"Some will learn barbering, some commercial art, others ma-chine shop or welding.

    "Some of the girls will study hair-dressing, others will prepare themselves to be stenographers or nurses' aides.

    "Whatever job they are aiming towards, whether it be a job in the city or on the reserve, they will be learning to fit into city life - to take advantage cf its opportunities rather than fall into its temptations."

    Concern Voiced

    (Rheaume Photo )

    He said the young men and women now were studying hard and keeping the health rules.

    In a message to the Indians, he said:

    "Yes, it is an interesting expe-riment. If it succeeds, more and more of you will be given the chan-ce to learn a skill which will en-able you, if you wish to do so, to take employment in a city or town or on your own reserve if there is work there that your physical con-dition will allow you to take.

    "And if it succeeds, it may be expanded to include other people more seriously disabled."

    He invited reserve Indians in-terested in the program to ask their Superintendent about it.

    Re Rehab Plan EDMONTON, Alta. - Though the new plan now being tried

    at Charles Camsell hospital here seems technically foolproof , Catholic clergy are concerned by the manner in which the experiment is being carried out.

    The new technique is simply to have discharged patients live in rehabilitation boarding homes until they are strong enough to work at full time jobs.

    Concern of the Catholics here is that the two homes - one for young men, the other for young women - are operated by Pro-testant house mothers though Cath-olic residents far outnumber Pro-testant boarders.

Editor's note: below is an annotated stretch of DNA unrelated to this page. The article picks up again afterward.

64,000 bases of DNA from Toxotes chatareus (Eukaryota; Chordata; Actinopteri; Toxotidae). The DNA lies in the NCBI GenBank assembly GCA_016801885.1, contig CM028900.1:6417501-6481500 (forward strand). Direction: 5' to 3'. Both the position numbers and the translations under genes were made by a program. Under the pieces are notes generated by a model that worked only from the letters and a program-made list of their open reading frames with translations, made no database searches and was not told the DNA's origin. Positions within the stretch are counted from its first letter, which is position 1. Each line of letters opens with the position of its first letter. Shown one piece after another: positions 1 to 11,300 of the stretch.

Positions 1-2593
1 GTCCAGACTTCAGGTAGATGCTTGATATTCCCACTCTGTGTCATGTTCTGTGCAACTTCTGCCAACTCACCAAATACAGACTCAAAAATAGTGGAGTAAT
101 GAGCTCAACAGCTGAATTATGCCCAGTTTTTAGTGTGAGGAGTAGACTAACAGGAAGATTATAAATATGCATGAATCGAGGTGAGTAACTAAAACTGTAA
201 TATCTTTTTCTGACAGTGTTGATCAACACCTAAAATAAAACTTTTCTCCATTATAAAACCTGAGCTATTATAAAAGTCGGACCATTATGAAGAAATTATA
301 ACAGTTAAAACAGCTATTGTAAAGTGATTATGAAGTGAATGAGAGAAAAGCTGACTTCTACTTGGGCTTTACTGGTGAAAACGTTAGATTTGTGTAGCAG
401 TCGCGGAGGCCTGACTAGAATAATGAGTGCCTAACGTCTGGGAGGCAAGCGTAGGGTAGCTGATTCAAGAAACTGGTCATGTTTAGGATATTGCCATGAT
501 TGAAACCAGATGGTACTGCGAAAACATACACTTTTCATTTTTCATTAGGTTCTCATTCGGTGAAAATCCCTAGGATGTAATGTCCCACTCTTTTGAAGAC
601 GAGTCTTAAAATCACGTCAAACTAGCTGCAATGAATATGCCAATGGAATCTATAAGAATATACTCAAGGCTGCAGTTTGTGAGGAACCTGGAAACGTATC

In the girls' home, Catholics out-number Protestants nine to two; however the Catholic girls attend Mas s faithfully every Sunday through the good offices of Father Doyle, pastor of Sacred Heart Church.

    However, apart for this concern over this problem, the clergy here have nothing but praise for the medical technique itself which gives them hope that one of the biggest problems in battling tuber-culosis among Indians can be eliminated . .

    Chief Bearspaw Dies at 92

    CALGARY, Alta. - Senior Chief of the Stony tribe and chief of the Bearspaw band, David Bearspaw died at his home on the Morley Reserve at the age of 92, in Feb-ruary.

  • Page 2

    THE

    Indian Missionary Record A NATIONAL PUBLICATION

    FOR THE INDIANS OF CANADA Founded in 1938

    Managing Editor:

    REV. G. LAVIOLETTE, O.M.I. General Secretary.

    Indian and Eskimo Welfare Commission.

    University, Ottawa .

    PublishPd ten times a Y9ar by The Missioncu-y "blates of Mary

    ImmiXculate.

    Subscription : $1 .00 a year

    P.O. Box 94 Ottawa, Cenada

    Printed by Le Droit. Ottawa. Authorised as second clasa matter. Post Ollice Department. Ottawa. Canada.

    Editorial Notes \Ve read with satisfact ion in

    the January issue of the "Indian News" published by the Indian Affairs Branch, that Indians of the Lytton Agency in B.C. , were very busy with repairs and im-provement projects sponsored by the Government.

    At Spuzzum, band members undertook to repair a flume which supplies water -for domestic use.

    Two bridges on the west side of the Fraser River, were repaired by Indian labor in a very satis-factory way.

    More and more Indians stand shoulder to shoulder with non-Indians sharing their labors in the development of the Canadian north. They occasionally accom-plish jobs that they alone can handle.

    Many Indians are now finding jobs, assisting in the construc~ion of the Mid-Canada radar lme ; several construction projects among the Mackenzie River are also providing employment.

    In Northern B .C. employment has improved :for the Stewart Lake Ba:nd as members are en-gaged in construction work for the P .G.E . railway and the Na-tional Gas Pipeline Companies.

    Many Indians in the Fort Chi-pewyan, Alta. , are now working at two saw-mills in the district.